Newspaper article The Florida Times Union

CSX Offers No Details on Why CEO's on Leave; Acting Chief: Harrison Became Sick; No Return Date Scheduled

Newspaper article The Florida Times Union

CSX Offers No Details on Why CEO's on Leave; Acting Chief: Harrison Became Sick; No Return Date Scheduled

Article excerpt

Byline: Roger Bull

CSX Corp. officials are not saying exactly what's wrong with Chief Executive Officer Hunter Harrison or how long he might be away from the company. Acting CEO James Foote would only say Friday that Harrison became ill last week and is on medical leave.

The Jacksonville-based company, the nation's third-largest railroad, announced the news Thursday night that Foote, who had been chief operating officer, would take the top spot in Harrison's absence.

And that made investors a little skittish. The railroad's stock fell $4.38 a share (7.6 percent) Friday to close at $52.93.

"The importance of Harrison's influence is immense," wrote Benjamin Hartford of Baird Equity Research.

Foote, speaking to investors and reporters on a conference call early Friday morning, said that Harrison had taken part in the Credit Suisse investor conference two weeks ago. Last week, he held one of his multiday retreats called Hunter Camps with managers from the railroad.

"But some time after that he became ill and that led to complications and he is now on medical leave," Foote said. "Beyond that, out of respect for his family, that's all we can say at this time."

In May, it was disclosed that Harrison was often using oxygen to help him breathe and was working from home on some days. He reportedly refused the board's request for a medical exam when he took over the railroad.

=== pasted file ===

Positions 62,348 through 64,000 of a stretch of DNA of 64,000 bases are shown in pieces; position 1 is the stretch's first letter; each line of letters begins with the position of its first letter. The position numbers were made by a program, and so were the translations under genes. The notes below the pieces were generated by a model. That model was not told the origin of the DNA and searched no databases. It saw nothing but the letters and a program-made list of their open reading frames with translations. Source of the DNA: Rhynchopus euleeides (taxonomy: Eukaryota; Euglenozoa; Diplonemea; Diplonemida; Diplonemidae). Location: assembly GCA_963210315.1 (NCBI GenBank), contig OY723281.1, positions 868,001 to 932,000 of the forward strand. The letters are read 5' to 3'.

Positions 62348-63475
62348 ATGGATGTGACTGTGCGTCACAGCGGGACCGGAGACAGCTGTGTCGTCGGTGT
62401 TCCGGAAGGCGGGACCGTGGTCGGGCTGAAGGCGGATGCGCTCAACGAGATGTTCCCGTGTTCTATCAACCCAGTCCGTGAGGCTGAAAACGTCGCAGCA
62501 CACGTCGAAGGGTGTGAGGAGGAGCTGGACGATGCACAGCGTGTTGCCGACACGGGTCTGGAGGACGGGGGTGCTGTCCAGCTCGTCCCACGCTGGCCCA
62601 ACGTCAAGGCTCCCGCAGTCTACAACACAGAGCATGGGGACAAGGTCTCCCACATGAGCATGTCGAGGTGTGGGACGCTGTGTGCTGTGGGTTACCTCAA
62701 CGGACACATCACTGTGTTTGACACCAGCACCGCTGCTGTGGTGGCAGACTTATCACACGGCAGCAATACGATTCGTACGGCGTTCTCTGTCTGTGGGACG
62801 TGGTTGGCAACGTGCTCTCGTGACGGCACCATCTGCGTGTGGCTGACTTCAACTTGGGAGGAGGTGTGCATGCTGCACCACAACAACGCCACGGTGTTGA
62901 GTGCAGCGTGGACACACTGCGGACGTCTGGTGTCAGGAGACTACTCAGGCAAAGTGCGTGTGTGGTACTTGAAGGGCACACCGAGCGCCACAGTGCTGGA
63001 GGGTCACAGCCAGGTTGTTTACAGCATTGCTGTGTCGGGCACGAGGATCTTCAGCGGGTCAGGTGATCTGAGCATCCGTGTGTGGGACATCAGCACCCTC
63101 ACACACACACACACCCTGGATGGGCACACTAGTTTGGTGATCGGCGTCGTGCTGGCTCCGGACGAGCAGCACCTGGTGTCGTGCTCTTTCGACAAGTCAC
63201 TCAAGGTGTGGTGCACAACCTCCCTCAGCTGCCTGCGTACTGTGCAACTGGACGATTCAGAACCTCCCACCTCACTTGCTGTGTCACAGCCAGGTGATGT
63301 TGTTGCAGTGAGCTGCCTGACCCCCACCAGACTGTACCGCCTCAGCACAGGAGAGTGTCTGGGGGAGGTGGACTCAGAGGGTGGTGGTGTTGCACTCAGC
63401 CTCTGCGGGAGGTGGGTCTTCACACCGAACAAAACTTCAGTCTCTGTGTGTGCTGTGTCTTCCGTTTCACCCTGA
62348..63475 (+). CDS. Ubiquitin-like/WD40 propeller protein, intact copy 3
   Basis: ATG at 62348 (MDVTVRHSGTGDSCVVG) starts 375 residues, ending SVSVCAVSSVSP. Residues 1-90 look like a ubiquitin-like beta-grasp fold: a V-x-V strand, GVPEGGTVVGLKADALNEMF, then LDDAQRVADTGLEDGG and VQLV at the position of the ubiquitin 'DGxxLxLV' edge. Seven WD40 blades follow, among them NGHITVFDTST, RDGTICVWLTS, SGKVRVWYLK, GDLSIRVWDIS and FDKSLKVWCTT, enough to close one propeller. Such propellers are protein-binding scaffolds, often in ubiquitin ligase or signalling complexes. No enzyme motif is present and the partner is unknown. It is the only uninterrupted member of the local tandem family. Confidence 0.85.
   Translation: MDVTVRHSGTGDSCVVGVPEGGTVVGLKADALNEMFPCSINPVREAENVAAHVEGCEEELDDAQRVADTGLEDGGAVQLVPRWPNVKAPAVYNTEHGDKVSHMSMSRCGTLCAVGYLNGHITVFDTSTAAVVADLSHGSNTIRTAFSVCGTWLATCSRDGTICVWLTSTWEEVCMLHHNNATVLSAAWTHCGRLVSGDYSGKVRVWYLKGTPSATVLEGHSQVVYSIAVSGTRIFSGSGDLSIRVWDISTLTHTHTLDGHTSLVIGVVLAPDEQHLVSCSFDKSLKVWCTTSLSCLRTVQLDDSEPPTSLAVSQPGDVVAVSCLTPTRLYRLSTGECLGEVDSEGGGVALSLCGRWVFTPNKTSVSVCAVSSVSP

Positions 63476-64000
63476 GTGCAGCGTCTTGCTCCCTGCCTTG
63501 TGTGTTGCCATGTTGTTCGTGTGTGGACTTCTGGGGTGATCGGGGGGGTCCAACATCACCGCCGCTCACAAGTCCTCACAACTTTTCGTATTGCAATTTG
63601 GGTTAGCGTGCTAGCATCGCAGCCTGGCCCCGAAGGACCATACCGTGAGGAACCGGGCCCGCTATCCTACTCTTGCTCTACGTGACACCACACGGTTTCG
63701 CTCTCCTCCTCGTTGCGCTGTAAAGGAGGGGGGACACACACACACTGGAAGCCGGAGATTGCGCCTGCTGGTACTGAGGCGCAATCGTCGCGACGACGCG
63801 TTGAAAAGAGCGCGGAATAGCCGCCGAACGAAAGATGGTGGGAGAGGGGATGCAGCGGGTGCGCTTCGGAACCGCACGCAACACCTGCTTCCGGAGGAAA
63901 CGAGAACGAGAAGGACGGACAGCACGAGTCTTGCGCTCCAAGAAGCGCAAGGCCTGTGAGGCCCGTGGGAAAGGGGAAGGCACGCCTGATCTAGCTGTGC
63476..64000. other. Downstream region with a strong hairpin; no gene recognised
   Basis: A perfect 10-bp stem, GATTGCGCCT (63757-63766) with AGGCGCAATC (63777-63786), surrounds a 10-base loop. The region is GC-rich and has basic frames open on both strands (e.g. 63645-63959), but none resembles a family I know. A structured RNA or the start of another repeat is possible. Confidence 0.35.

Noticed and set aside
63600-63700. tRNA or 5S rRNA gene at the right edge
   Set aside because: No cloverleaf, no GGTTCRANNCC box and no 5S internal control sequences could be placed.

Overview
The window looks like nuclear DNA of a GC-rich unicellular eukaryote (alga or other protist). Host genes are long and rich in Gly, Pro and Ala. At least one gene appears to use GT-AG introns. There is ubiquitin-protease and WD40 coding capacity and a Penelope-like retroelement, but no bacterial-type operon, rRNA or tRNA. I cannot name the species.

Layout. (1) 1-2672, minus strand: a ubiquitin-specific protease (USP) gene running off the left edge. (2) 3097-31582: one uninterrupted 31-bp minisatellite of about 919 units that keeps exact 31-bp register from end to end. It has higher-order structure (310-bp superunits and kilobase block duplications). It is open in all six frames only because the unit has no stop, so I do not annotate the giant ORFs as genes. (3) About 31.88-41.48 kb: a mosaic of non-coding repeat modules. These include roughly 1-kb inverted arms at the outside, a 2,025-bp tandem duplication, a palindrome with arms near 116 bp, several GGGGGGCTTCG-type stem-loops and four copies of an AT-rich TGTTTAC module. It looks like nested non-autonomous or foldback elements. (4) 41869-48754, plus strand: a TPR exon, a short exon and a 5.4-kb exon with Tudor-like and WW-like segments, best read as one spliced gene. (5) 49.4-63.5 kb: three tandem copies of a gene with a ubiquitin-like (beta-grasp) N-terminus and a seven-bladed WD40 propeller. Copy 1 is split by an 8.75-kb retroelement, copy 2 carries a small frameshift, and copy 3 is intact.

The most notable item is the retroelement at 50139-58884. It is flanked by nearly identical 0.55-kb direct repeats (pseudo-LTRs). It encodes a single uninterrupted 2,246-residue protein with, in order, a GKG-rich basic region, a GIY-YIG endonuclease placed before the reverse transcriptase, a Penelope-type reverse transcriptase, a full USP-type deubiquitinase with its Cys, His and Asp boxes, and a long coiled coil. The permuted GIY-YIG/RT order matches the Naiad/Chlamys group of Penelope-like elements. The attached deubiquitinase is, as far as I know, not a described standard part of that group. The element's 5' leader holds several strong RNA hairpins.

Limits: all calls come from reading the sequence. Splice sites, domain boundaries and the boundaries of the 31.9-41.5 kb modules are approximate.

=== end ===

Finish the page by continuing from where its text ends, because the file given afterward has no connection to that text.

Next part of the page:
Foote, who had worked with Harrison for 11 years at Canadian National Railway, came to CSX in October as the company announced that three of its executives were leaving. The same day that the railroad announced those changes, it said it would be canceling its planned Oct. 30 investor day.

Foote said Friday that it was canceled because he didn't have time at that point to learn everything he needed to meet with investors. That day will be held in early March, he said.

Harrison came from Canadian Pacific to take the top spot in CSX, bringing with him his plan for what's called precision scheduled railroading. In March, the board approved his four-year contract, which could be worth $300 million if he meets all his targets.

In a Friday morning newsletter, ABH Consulting railroad analyst Anthony Hatch called the CSX announcement "a press release that the industry has been dreading but almost expecting for a while."

When Foote joined the railroad, there was speculation that he was in place to perhaps take over the railroad at some point.

At the Credit Suisse conference two weeks ago, Harrison hinted at that succession plan, saying that he was stepping back and letting other executives take more control.

"I am there to help if they need me," Harrison said, according to news reports. "But at the same time ... this company's got to be ready to deal, and it is going to be ready to deal, without Hunter Harrison. And that's one of the steps in the succession."

Hatch said that without knowing Harrison's condition or how long he'll be out, discussion of the impacts is all speculation. …

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